Computational protocol: Novel putative drivers revealed by targeted exome sequencing of advanced solid tumors

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Protocol publication

[…] All analyses were performed independent of any company. Variant lists obtained from the sequencing vendor () were redacted and sent to the Louisiana State University Health Sciences Center and University of Alabama at Birmingham collaborative team for analysis, retaining patient confidentiality. Variants were manually re-validated individually against HG-19 and then evaluated for a potential resulting cancer driver phenotype. Missense mutations were scored with two algorithms, CHASM and FATHMM, which are considered reliable predictors [, ]. Cancer-specific High-throughput Annotation of Somatic Mutations (CHASM) is a computational method based on a Random Forest classifier trained to discriminate between driver missense mutations, culled mainly from the curated COSMIC database, and in silico generated passenger missense mutations in genes found mutated at least once in large scale sequencing studies of different tumors []. The scores from the Random Forest classifier are used to generate Benjamini-Hochberg corrected p values, with the null hypothesis positing that the mutation being tested is not functionally related to tumor growth (passenger). The CHASM engine can be accessed at the CRAVAT web site ( Functional Analysis through Hidden Markov Models (FATHMM) algorithm was first developed for the prediction of the functional effects of protein missense variants in inherited diseases []. This method relies on the fact that hidden Markov models (HMMs) can be used to capture position-specific information within a multiple sequence alignment of homologous sequences. Starting with a manually curated HMMs representing the alignment of conserved protein domain families, a weighted/species-specific method incorporating “pathogenicity weights” was devised. These weights were derived from the relative frequencies of disease-associated and functionally neutral amino acid substitutions mapping onto conserved protein domains. In a later adaptation, a cancer-specific weighting scheme was incorporated to potentiate the functional analysis of driver mutations, and the algorithm was also extended to evaluate mutations falling outside conserved protein domains [, ]. A web-based implementation of the cancer-specific model is available at confidence potential drivers were defined as both having a ≤ -1.5 score in FAHTMM (corresponding to a specificity of 0.94 and a sensitivity of 0.80) and a p-value ≤ 0.03 (corresponding to a false discovery rate (FDR) ≤ 0.15) in CHASM. Low confidence potential drivers met only one of these requirements. Indels in tumor suppressor genes resulting in early termination of translation or a deleterious frameshift were considered high confidence potential cancer drivers. Mutations in acceptor and donor splice sites in tumor suppressor genes were considered high confidence drivers if 1) the substitution involved invariant nucleotides in splice consensus sequences and 2) the splice site was used for the generation of all the mature mRNAs from the particular gene. Considering that the driver potential of a particular variant is context-depended, the actual driver likelihood of mutated tumor suppressors is based on known cases of haploinsufficiency or on a “worst case scenario”, where in at least a fraction of the tumor cells events such as loss of heterozygosity or silencing of the wild type allele take place [].Lastly, published reports regarding phenotypic consequences of particular mutations, included in , were then used to inform the assessment and/or validate the scoring criteria. Mutations reported in the COSMIC database (, as of 12/2017 are indicated with asterisks in Figs –.We analyzed biospecimens from 44 deidentified, advanced solid tumors by targeted exome sequencing. A complete list of the variants identified in our study is presented in . In our dataset, counts of potential driver mutations per patient (including known candidate drivers present in COSMIC and high-confidence putative drivers identified by both FATHMM and CHASM algorithms) form a distribution with a range of 0 to 9, a median of 3, and an average of 3.8. Evidence from well-studied cases indicates that a small number of drivers are sufficient to confer a neoplastic phenotype. For instance, only three driver mutations are likely required for the development of lung and colorectal cancers []. Our results suggest that the number of drivers in advanced tumors resistant to standard of care treatments may not necessarily be higher than in primary tumors. However, the number of novel high-confidence putative drivers identified in our samples supports the hypothesis that treatment selects resistant clones carrying new driver mutations [–]. Out of a total of 159 putative driver mutations, 41 (26%) were previously described in COSMIC and scored as high-confidence candidates by our analysis. Twenty (13%) were previously described in COSMIC and scored as low-confidence candidates. Forty-four mutations (28%) were previously undescribed and scored as high-confidence candidate drivers, while 58 mutations (36%) were previously undescribed and scored as low-confidence candidate drivers (See ).The cancer subtypes represented in our study are discussed individually below. […]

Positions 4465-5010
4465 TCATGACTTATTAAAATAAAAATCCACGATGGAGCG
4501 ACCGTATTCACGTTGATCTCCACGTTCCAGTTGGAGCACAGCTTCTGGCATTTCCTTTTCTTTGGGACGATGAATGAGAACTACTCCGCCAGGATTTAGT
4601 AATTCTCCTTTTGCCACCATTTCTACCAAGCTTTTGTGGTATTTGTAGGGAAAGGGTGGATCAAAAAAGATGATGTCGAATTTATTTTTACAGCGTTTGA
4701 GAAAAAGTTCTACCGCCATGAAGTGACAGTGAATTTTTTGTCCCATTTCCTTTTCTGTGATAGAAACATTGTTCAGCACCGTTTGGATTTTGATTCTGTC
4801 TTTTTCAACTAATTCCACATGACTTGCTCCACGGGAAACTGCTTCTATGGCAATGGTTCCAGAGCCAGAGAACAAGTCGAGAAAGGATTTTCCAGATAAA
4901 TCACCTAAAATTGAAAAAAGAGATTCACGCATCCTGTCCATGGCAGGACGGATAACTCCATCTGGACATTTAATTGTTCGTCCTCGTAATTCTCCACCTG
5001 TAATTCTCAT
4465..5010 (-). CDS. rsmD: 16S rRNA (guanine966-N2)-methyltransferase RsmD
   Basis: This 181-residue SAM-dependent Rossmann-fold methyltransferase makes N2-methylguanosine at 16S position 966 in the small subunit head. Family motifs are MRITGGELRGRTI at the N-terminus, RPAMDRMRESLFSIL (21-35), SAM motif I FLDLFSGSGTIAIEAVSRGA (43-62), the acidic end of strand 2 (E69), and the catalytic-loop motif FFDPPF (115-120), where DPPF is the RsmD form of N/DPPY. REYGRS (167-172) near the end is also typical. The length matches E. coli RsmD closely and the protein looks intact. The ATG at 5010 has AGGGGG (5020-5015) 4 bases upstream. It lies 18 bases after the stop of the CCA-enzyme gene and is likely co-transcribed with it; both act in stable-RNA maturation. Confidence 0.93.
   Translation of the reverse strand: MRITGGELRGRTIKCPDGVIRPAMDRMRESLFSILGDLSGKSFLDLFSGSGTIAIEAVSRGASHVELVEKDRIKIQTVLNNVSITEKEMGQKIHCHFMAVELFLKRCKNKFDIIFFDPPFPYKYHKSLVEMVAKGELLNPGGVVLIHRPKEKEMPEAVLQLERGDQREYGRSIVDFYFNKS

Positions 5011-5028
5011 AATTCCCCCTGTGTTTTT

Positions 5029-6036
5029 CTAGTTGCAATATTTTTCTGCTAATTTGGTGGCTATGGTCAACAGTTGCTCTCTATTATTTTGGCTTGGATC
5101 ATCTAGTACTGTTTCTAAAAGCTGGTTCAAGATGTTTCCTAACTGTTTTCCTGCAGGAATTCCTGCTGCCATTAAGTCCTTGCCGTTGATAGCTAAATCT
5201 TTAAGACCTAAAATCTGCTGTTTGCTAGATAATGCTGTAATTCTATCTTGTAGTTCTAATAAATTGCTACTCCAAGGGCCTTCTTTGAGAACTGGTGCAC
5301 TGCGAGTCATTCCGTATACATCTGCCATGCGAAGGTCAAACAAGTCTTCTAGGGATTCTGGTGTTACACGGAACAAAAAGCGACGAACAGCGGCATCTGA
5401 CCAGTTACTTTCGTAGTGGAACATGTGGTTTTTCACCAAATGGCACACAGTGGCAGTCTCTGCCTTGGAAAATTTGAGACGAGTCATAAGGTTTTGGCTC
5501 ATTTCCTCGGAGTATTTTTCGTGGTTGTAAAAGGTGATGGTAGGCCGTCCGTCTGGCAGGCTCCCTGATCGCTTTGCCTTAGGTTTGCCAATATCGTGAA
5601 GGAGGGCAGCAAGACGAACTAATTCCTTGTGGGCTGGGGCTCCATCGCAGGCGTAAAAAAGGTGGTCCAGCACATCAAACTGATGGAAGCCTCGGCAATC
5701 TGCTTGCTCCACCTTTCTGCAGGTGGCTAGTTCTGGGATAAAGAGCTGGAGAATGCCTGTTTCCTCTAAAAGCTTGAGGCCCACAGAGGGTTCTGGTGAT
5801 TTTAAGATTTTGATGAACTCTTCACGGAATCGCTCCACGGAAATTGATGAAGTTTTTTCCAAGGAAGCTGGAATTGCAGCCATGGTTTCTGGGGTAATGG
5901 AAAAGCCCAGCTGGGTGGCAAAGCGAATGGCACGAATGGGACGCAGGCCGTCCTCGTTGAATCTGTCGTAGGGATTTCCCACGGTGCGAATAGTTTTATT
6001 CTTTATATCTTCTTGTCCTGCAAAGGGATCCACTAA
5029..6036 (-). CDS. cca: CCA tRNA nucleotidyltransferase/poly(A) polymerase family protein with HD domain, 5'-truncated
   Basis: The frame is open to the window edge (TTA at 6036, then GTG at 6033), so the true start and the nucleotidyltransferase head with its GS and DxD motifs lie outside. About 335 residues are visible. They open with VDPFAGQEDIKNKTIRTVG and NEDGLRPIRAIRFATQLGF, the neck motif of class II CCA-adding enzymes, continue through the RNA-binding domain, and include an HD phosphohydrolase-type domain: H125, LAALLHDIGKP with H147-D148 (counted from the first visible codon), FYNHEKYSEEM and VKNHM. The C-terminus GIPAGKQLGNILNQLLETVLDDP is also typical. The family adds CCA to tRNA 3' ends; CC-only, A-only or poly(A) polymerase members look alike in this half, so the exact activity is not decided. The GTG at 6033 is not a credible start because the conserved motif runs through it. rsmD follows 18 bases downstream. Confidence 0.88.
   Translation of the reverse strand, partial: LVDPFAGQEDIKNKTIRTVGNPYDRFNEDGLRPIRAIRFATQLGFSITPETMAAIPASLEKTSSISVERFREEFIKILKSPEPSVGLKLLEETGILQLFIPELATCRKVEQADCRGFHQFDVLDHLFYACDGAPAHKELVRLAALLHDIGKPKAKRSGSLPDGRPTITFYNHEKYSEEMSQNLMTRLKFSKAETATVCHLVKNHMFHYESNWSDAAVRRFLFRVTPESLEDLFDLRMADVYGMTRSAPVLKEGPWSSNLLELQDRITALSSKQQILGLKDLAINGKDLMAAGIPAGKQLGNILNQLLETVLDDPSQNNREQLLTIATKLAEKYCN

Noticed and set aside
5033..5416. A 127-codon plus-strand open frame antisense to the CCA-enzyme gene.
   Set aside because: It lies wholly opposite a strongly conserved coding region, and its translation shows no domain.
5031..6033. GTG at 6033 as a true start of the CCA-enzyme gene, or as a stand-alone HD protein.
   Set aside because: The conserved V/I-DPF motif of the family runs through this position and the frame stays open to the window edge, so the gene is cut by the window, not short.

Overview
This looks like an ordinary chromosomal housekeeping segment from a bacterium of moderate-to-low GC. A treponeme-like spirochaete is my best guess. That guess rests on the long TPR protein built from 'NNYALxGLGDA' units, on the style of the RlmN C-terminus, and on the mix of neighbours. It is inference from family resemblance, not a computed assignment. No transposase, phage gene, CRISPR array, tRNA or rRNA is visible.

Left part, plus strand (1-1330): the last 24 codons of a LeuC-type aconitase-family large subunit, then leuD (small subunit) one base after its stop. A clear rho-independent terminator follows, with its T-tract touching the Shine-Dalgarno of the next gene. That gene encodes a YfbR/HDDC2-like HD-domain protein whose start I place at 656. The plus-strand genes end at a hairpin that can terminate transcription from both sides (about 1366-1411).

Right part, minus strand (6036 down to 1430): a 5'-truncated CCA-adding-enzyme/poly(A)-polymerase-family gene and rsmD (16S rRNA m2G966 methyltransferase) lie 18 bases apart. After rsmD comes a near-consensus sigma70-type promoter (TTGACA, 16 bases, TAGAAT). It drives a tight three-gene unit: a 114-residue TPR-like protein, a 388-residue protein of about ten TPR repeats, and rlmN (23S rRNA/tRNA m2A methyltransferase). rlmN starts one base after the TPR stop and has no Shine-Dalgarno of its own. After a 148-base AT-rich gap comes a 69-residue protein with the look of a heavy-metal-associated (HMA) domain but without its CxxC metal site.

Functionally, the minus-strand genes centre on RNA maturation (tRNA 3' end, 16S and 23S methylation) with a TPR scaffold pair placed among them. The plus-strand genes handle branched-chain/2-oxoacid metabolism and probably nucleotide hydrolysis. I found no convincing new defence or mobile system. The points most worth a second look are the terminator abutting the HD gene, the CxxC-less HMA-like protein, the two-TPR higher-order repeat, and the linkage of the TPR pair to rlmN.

Pipeline specifications

Software tools CHASM, FATHMM, CRAVAT
Application WES analysis
Organisms Homo sapiens
Diseases Neoplasms, Sarcoma, Colorectal Neoplasms